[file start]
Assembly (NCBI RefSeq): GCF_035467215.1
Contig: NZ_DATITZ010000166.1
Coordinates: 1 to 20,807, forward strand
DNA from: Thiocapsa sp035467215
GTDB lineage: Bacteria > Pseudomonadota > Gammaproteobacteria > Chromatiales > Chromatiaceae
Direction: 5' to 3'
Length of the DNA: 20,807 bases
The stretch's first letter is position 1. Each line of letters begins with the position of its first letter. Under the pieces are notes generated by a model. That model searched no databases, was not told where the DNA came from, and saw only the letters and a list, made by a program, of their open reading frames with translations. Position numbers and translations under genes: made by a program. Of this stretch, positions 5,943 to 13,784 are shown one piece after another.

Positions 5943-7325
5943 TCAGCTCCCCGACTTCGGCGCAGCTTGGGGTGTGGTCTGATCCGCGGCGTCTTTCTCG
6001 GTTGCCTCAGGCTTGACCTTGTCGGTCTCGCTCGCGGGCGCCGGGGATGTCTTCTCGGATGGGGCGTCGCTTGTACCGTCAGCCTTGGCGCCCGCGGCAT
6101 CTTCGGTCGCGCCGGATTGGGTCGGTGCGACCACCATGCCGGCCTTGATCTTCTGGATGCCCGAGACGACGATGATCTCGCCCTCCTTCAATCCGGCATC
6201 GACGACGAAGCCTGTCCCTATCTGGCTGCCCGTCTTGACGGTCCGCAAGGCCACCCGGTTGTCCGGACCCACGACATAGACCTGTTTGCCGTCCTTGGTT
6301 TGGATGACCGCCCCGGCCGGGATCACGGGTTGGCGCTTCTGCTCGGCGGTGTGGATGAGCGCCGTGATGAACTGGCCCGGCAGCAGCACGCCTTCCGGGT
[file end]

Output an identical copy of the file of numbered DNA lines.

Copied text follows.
Assembly (NCBI RefSeq): GCF_035467215.1
Contig: NZ_DATITZ010000166.1
Coordinates: 1 to 20,807, forward strand
DNA from: Thiocapsa sp035467215
GTDB lineage: Bacteria > Pseudomonadota > Gammaproteobacteria > Chromatiales > Chromatiaceae
Direction: 5' to 3'
Length of the DNA: 20,807 bases
The stretch's first letter is position 1. Each line of letters begins with the position of its first letter. Under the pieces are notes generated by a model. That model searched no databases, was not told where the DNA came from, and saw only the letters and a list, made by a program, of their open reading frames with translations. Position numbers and translations under genes: made by a program. Of this stretch, positions 5,943 to 13,784 are shown one piece after another.

Positions 5943-7325
5943 TCAGCTCCCCGACTTCGGCGCAGCTTGGGGTGTGGTCTGATCCGCGGCGTCTTTCTCG
6001 GTTGCCTCAGGCTTGACCTTGTCGGTCTCGCTCGCGGGCGCCGGGGATGTCTTCTCGGATGGGGCGTCGCTTGTACCGTCAGCCTTGGCGCCCGCGGCAT
6101 CTTCGGTCGCGCCGGATTGGGTCGGTGCGACCACCATGCCGGCCTTGATCTTCTGGATGCCCGAGACGACGATGATCTCGCCCTCCTTCAATCCGGCATC
6201 GACGACGAAGCCTGTCCCTATCTGGCTGCCCGTCTTGACGGTCCGCAAGGCCACCCGGTTGTCCGGACCCACGACATAGACCTGTTTGCCGTCCTTGGTT
6301 TGGATGACCGCCCCGGCCGGGATCACGGGTTGGCGCTTCTGCTCGGCGGTGTGGATGAGCGCCGTGATGAACTGGCCCGGCAGCAGCACGCCTTCCGGGT